Assuming of course that it isn't some structural problem, which it probably isn't if it's not constant.

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Sickled feet are very easy and natural. Divers and martial artists sickle as a matter of proper form for their endeavor. The experience you describe is common, I don't think you need any exotic injuries as an explanation for sickling.

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I only question it as it is one foot and not both. You'd think it would be both and on more than just one move.

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You could certainly be right, I don't know, I can't see you.


But with everything you've said, it's not immediately clear to me. It's common that one foot is "smarter" than the other. It's also a fact of dance that we're never fully aware of our bodies --- awareness is built in stages in the dance training. So it's quite possible that you're sickling in other places, but it hasn't been brought to your attention yet.

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  • 9 months later...

Sickling is a curving of the ankle that is not in line with ballet aesthetics. Its opposite is called winging.


For sickling, tendu devant, if possible in profile to a mirror. In theory, your larger toe(s) should be in contact with the floor and you should see a straight line down your leg to the floor. Now, relax the heel of your working foot so it bends down toward the floor and distorts the line of your leg to make a scooped shape away from you, and so you feel the contact with the floor shift to the smaller, more lateral toes on your foot. That's sickling.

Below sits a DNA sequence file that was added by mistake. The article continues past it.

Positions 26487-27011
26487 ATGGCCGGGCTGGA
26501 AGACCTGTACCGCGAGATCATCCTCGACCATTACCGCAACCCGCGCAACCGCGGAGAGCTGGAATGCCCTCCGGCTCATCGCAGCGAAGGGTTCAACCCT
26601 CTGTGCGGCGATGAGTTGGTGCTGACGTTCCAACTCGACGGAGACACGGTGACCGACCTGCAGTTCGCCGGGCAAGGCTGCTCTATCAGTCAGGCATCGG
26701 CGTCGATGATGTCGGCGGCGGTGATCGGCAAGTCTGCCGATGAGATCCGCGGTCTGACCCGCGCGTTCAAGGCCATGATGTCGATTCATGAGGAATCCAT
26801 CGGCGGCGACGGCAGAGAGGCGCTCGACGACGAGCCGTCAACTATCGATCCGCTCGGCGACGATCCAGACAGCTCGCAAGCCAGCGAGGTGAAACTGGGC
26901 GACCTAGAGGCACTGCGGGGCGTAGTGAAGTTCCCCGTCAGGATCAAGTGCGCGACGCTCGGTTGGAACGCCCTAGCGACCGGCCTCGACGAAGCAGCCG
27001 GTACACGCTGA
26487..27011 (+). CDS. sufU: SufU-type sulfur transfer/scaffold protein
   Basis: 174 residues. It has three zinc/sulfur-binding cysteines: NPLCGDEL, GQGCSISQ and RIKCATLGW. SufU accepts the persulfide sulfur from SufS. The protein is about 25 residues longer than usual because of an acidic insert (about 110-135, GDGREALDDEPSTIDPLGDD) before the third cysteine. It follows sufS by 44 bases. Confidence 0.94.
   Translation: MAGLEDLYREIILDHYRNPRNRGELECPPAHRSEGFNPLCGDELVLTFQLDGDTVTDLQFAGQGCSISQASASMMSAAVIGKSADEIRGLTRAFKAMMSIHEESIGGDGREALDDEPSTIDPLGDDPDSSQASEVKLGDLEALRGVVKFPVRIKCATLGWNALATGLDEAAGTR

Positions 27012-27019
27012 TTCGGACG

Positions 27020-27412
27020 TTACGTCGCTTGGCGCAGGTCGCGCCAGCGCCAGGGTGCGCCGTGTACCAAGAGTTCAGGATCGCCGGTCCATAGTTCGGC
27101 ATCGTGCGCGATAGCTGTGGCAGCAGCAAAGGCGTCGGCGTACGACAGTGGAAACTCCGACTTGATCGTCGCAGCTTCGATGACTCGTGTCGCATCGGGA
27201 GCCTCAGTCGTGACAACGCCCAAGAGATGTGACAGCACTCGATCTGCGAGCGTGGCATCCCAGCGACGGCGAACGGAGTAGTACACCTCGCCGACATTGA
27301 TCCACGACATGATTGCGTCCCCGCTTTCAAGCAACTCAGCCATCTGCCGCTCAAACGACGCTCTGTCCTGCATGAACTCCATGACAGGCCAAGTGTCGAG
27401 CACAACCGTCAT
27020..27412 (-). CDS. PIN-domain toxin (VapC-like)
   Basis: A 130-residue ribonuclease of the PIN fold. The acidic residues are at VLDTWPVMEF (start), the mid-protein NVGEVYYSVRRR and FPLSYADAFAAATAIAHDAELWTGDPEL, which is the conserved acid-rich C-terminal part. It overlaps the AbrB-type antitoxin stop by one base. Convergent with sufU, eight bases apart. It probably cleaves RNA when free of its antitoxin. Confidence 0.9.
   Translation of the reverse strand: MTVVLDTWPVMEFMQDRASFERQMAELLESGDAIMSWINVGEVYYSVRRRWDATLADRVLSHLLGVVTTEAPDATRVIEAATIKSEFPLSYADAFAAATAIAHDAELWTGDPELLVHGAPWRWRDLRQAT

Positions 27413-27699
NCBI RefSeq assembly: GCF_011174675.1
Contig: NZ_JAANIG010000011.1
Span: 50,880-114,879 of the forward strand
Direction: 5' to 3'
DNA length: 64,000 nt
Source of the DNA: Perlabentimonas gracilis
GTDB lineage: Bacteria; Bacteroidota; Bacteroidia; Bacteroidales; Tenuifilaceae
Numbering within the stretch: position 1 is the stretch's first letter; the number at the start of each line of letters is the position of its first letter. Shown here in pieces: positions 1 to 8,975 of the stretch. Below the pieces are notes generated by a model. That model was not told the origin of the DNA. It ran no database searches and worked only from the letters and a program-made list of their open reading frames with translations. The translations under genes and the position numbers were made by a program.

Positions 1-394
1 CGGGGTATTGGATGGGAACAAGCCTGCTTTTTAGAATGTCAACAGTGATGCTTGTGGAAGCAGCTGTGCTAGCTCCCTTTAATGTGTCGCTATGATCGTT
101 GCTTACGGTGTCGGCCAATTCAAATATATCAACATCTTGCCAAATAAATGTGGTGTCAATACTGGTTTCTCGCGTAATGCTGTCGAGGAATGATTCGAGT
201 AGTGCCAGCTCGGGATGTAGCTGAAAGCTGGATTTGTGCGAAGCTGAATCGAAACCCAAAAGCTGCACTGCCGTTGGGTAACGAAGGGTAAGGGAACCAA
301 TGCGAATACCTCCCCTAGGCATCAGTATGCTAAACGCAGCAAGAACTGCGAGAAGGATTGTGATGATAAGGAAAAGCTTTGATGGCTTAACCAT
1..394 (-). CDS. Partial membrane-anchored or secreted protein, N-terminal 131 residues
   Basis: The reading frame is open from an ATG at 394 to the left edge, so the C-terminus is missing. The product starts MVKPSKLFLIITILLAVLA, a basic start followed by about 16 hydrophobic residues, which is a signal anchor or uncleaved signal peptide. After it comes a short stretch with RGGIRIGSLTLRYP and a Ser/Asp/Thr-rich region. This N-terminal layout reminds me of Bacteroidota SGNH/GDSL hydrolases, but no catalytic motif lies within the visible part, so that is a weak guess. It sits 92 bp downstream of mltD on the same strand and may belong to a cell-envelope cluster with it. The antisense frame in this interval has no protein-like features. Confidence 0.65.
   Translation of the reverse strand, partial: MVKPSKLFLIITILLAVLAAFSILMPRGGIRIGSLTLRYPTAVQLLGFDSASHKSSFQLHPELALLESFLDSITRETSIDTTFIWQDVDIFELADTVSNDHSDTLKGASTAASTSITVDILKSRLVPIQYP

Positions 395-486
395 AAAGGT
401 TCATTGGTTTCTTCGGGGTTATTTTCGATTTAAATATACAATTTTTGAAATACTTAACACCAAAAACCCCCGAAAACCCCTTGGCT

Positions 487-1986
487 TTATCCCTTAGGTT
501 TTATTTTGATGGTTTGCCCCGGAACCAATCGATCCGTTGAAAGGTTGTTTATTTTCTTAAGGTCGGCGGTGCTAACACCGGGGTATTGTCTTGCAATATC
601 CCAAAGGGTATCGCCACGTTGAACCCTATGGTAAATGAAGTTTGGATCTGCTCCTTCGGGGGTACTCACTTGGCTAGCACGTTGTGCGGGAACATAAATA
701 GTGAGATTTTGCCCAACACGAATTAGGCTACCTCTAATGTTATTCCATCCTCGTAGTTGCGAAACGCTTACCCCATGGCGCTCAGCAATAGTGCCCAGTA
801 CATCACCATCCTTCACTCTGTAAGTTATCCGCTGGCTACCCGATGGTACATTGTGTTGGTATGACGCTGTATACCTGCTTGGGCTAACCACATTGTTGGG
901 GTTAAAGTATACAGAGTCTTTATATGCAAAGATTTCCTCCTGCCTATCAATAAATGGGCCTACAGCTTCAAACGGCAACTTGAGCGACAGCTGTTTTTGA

For winging, picture an arabesque in which the person's working leg is straight, and you see a nice, straight line from hip to toe. Now take the toes and raise them towards the ceiling, bending the ankle to curve the line of the leg. This is winging. It takes your gaze up, but bends the line of the body in order to do it.

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Oh, thank you very much. I was wondering too what "winging" was and you answered both beautifully. I did what you suggested for sickling and winging but I had to really work at it to see and feel what it is. Does that mean, I wouldn't have to worry about doing either accidentally while dancing? Is this something that is done naturally that a dancer would have to work at correcting? I know that sounds confusing but it was hard to write what exactly I want to ask.

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Sickling and winging come really easily to lots of people. If you have to work to see and feel those effects, I see that as a good thing in that it might mean your body naturally tends toward proper alignment.

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The thing is a coreographer may ask you to wing your foot but they will never ask you to sickle it (atleast in classical ballet).

Some winged feet are pretty feet, but some people wing so much it looks totally gross!